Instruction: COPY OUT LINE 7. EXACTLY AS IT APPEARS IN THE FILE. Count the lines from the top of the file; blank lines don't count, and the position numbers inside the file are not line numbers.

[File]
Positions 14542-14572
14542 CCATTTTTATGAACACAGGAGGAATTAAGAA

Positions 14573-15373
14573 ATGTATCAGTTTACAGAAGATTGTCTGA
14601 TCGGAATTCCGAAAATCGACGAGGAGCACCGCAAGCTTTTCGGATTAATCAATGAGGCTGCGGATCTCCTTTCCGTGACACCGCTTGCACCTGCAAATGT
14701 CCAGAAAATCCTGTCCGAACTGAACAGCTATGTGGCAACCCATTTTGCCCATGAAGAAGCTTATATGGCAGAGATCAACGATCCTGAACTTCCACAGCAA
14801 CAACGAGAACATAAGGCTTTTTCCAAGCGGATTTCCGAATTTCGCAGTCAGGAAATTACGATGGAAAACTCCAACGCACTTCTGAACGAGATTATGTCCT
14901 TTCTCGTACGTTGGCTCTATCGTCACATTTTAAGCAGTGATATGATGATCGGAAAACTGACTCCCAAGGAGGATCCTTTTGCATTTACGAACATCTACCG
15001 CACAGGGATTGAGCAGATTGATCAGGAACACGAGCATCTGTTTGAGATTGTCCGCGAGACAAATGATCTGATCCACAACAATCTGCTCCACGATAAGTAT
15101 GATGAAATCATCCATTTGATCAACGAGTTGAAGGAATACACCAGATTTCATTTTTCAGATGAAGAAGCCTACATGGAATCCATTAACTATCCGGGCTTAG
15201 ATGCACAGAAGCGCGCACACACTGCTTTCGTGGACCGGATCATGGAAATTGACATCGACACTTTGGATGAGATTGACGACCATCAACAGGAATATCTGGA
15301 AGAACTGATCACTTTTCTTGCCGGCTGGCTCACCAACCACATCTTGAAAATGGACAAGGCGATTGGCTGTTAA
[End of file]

14801 CAACGAGAACATAAGGCTTTTTCCAAGCGGATTTCCGAATTTCGCAGTCAGGAAATTACGATGGAAAACTCCAACGCACTTCTGAACGAGATTATGTCCT